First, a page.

New research by property compliance specialists,VeriSmart, looks at where in the UK is home to the highest levels of tenant demand for rental properties.
VeriSmart analysed rental listing data across the major property portals, ranking each of the UK’s 100 largest cities on the proportion of rental stock available to that already let, to ascertain where the most in demand locations are.
Top of the table is Cambridge with 57% tenant demand making it the most sought-after city for rental accommodation.
The London commuter belt and beyond dominates the top 10 with Basingstoke home to the next highest level of tenant demand at 56%. St Albans (53%), Milton Keynes (49%), Crawley (47%) and Tamworth (46%) are all also home to some of the highest rental demand across the UK.
Bristol is the first city outside of a commutable range to London to make the top 10 at 45%, joined by York (43%), Worthing (43%) and Hastings (42%), completing the top 10.
With demand for property in Aberdeen’s sales market taking a hit due to economic conditions, it’s no surprise that the area is also home to the lowest level of rental demand at just 8%. Coventry, Preston and perhaps more surprisingly, Edinburgh, were also amongst some of the lowest.
In London, demand for rental accommodation may be high but in relation to the stock listed and the stock let, the capital ranks just 53rd for tenant demand when compared to the top 100 UK cities.
Inside the capital, high rental prices see many renters looking to the outskirts with the highest levels found in Bromley (41%), Sutton (39%), Bexley (38%), Havering (35%), Richmond (35%) and Waltham Forest (35%).
Lewisham is the only inner borough to make the top ten with demand at 33% along with Enfield, Kingston and Greenwich. Prime central London is home to the capital’s lowest level of tenant demand with Kensington and Chelsea, Westminster, the City of London and Camden all ranking the lowest.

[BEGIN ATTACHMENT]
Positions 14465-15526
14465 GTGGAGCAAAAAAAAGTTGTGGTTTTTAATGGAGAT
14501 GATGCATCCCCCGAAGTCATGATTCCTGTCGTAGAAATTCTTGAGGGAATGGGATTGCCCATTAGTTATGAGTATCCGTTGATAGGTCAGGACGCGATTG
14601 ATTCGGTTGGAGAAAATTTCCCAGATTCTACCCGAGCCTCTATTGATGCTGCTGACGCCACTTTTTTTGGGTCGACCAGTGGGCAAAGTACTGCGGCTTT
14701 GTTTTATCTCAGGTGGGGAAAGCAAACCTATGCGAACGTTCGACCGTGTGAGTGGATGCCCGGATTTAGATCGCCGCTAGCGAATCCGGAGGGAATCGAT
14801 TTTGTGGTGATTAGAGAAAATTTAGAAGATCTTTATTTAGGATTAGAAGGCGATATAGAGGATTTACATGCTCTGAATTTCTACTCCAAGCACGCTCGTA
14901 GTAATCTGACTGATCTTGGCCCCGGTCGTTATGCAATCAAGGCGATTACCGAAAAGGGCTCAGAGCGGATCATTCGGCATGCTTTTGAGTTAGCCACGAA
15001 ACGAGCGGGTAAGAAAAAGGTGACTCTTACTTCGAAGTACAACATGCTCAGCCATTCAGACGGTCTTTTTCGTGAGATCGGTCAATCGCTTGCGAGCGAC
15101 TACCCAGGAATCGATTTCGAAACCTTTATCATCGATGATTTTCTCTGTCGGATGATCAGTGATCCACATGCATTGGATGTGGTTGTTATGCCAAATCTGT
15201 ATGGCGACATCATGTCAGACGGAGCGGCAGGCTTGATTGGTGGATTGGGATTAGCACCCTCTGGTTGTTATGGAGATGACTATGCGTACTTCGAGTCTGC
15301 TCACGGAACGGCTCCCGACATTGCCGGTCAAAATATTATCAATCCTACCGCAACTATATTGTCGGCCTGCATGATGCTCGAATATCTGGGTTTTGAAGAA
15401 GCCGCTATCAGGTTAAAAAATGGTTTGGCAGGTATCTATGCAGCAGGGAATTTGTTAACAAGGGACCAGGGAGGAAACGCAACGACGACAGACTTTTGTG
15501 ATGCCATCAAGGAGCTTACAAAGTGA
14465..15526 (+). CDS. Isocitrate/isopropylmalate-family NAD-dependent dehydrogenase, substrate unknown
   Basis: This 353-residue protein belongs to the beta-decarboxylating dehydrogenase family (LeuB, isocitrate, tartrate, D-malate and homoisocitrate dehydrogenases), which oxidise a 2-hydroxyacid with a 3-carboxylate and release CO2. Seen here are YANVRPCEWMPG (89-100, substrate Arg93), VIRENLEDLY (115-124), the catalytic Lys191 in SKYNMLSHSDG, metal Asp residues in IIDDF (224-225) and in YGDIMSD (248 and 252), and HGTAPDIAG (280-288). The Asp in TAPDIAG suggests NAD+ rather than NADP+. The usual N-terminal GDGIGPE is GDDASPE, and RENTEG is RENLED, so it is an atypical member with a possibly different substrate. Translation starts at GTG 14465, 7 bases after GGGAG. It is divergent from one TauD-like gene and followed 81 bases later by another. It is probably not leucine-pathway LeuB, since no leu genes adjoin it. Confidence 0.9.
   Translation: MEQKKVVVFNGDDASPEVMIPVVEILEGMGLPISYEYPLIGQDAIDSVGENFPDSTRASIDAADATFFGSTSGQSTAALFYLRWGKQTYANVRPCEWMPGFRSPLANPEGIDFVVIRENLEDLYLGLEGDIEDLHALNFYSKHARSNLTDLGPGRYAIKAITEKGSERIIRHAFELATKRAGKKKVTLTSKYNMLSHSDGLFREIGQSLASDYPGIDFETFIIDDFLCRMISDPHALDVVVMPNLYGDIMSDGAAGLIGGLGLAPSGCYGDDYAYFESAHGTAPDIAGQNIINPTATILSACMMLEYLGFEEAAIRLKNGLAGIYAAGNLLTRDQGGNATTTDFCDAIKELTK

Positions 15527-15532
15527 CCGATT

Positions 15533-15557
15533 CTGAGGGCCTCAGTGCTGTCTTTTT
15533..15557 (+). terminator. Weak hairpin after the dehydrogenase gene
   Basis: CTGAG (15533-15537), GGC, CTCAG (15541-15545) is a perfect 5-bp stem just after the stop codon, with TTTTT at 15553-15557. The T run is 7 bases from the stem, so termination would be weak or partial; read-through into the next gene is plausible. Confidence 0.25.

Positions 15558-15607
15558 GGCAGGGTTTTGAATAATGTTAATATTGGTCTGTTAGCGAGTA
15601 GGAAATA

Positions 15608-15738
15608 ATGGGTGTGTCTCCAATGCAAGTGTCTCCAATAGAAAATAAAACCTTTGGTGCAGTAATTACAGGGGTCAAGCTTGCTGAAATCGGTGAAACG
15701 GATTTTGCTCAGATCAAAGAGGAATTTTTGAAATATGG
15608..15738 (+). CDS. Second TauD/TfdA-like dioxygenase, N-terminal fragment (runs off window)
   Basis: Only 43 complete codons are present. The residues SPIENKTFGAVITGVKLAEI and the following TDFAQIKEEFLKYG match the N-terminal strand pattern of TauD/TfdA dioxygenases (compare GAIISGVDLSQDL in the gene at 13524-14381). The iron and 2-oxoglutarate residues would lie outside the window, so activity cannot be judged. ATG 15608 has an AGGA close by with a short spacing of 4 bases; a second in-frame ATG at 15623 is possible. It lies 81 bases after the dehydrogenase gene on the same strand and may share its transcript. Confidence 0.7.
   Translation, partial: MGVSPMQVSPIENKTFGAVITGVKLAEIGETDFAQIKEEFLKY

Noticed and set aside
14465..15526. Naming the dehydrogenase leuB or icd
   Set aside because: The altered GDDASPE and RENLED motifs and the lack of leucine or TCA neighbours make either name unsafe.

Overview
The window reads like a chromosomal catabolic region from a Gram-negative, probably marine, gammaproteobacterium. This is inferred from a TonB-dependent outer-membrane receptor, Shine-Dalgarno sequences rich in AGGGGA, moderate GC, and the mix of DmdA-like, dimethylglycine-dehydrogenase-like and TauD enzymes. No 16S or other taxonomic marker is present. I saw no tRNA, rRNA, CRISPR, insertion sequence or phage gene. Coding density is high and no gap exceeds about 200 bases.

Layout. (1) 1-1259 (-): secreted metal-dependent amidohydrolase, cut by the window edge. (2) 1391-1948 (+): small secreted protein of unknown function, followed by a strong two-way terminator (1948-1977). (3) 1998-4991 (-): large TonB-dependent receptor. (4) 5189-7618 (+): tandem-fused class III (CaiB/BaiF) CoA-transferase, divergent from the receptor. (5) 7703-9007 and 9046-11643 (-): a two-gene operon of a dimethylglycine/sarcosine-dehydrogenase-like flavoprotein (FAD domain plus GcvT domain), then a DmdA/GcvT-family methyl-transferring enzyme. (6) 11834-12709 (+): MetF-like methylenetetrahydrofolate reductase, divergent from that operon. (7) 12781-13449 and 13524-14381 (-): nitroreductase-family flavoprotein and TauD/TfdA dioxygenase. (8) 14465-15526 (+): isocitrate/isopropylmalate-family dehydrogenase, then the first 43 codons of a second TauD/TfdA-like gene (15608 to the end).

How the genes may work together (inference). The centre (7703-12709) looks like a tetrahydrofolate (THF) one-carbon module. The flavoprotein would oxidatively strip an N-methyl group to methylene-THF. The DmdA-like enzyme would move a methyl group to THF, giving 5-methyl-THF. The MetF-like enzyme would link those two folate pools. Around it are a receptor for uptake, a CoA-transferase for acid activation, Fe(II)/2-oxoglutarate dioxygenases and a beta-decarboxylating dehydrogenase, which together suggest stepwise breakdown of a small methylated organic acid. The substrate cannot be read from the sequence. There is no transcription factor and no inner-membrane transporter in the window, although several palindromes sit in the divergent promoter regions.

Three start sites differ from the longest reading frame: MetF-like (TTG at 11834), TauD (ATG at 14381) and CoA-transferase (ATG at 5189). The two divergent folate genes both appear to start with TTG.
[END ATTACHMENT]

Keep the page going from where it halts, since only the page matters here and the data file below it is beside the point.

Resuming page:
Jonathan Senior, founder of VeriSmart, commented: “While London will always remain attractive from a buy-to-let point of view, it’s clear that the current market slowdown and wider economic and political uncertainty has stretched to the rental sector.
It would seem many are still very much sat on the fence ahead of a Brexit solution and although London is home to some of the largest levels of stock, many are choosing to refrain from a commitment until stability returns. This is most prevalent across the prime central market which is understandable given the larger financial commitments, however, the outer stretches of the city remain in good favour with the capital’s tenants for the time being.
With further delays an almost certainty, this market limbo looks set to remain and London will continue to play second fiddle to the surrounding commuter belt and beyond while it does.
It will be interesting to see what impact the tenant fee ban has to the wider market when it arrives, although with the price of homeownership remaining out of reach for many, the UK rental sector should continue to see healthy levels of demand.”